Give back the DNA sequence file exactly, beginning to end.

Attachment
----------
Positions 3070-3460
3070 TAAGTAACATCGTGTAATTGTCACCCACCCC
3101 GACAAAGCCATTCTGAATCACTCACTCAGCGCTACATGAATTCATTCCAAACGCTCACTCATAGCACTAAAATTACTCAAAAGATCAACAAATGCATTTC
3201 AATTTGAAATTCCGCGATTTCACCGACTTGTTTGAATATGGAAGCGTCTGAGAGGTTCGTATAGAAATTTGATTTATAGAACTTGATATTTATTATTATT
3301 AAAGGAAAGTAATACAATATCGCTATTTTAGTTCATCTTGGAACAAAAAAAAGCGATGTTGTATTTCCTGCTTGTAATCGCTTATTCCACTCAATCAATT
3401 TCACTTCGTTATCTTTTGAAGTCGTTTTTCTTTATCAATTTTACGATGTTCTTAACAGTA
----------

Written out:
Positions 3070-3460
3070 TAAGTAACATCGTGTAATTGTCACCCACCCC
3101 GACAAAGCCATTCTGAATCACTCACTCAGCGCTACATGAATTCATTCCAAACGCTCACTCATAGCACTAAAATTACTCAAAAGATCAACAAATGCATTTC
3201 AATTTGAAATTCCGCGATTTCACCGACTTGTTTGAATATGGAAGCGTCTGAGAGGTTCGTATAGAAATTTGATTTATAGAACTTGATATTTATTATTATT
3301 AAAGGAAAGTAATACAATATCGCTATTTTAGTTCATCTTGGAACAAAAAAAAGCGATGTTGTATTTCCTGCTTGTAATCGCTTATTCCACTCAATCAATT
3401 TCACTTCGTTATCTTTTGAAGTCGTTTTTCTTTATCAATTTTACGATGTTCTTAACAGTA